Dissecting the Core Curriculum

As a random exercise in memory I offer the following none too certain linkage between the former core curriculum of the MSI program at UMich and certain faculty members.

  • 501 = Judy Olson. Contextual design all the way, baby!!
  • 502 = Jeff Mackie-Mason. There has to be an economics course.
  • 503 = George Furnas. Search and information retrieval to find our way out of the MoRAS.
  • 504 = Michael Cohen. The cultural context of information.

The new curriculum.

  • 500 = Professor Cohen, holding strong and putting the social systems into information science.

  • 501 = Professor Olson. “Contextual Inquiry and Project Management” - the title gives it away.

  • 502 = Paul Resnick and Rahul Sami, coming on strong. Let’s give some respect up to the network.

I don’t have much to complain about on the substance of the new curriculum. It looks like the good stuff is still there. There is still the testy problem of core curriculums in general. Every student has a different background and some parts of the core will duplicate that experience. One of the losers in this whole debate appears to be information economics. I’m sure it will be covered, but it doesn’t get it’s own course like it had before.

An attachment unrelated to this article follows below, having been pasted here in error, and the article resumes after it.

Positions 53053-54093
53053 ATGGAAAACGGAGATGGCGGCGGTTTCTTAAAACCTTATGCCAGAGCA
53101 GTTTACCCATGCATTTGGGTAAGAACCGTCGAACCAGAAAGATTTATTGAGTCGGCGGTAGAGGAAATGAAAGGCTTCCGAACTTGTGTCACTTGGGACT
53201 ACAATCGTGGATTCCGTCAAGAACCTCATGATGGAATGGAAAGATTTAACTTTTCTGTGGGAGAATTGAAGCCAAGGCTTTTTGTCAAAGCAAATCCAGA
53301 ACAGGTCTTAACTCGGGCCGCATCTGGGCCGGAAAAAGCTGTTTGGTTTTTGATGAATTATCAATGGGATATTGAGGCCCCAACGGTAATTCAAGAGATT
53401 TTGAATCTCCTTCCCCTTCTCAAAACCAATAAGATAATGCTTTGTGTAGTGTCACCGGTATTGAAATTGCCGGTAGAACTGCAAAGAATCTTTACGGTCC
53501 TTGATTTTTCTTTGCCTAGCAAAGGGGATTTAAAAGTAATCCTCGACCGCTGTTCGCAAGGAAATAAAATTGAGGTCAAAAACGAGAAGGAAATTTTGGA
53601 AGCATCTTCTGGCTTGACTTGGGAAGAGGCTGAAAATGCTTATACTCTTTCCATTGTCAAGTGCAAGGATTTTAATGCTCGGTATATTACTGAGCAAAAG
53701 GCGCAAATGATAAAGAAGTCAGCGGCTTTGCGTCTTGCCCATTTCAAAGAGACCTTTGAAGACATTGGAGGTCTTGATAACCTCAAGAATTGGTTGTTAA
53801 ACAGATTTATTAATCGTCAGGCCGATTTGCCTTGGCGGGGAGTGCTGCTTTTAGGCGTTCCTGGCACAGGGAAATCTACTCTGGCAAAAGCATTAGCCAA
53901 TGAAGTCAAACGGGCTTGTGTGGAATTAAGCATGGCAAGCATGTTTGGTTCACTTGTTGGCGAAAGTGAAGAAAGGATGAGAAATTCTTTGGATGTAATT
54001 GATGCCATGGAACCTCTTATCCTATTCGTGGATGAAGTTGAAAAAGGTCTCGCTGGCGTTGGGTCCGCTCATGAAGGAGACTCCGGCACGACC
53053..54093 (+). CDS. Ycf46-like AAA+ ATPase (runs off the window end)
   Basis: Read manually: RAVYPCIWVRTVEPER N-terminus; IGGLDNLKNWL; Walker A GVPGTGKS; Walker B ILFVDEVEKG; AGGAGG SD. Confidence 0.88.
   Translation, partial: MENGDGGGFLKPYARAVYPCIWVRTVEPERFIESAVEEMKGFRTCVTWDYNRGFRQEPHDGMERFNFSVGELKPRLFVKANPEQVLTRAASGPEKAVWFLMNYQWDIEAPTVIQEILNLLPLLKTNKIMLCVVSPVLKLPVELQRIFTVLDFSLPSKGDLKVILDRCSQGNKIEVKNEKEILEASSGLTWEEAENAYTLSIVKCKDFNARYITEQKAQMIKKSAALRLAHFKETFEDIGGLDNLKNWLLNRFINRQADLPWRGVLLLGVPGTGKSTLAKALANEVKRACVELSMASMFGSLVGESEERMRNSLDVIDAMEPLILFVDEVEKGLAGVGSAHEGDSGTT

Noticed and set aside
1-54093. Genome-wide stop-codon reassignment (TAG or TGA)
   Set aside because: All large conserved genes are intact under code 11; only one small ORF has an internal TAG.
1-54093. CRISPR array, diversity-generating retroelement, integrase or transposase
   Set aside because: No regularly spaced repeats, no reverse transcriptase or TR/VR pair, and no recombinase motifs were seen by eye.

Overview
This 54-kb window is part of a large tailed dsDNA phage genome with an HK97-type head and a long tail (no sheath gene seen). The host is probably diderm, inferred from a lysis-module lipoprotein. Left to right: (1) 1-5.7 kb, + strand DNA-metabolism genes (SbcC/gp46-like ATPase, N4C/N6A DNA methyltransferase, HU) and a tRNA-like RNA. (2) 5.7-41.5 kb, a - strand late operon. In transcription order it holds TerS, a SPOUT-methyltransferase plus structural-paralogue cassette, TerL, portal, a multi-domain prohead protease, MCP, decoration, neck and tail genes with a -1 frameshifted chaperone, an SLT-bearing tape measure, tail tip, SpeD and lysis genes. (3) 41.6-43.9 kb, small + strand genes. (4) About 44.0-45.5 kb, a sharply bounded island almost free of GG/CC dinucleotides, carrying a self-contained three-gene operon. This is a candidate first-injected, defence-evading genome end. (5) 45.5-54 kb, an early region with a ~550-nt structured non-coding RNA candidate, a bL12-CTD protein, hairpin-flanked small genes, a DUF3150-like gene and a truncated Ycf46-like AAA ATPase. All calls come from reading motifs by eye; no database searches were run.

On a meta level I find the whole process of curriculum development to be an interesting trace of the history of disciplines, departments, and individual people. I have no evidence for any of the connections I’ve made above, they just come to me after two years of observation. (Does this mean that my education taught me something?) What remains behind in the curriculum reflects the people who build it. I suspect that the classes that disappeared didn’t have an advocate to speak for them during committee meetings. The great gamble of graduate school is that you don’t know the details of the program before you arrive.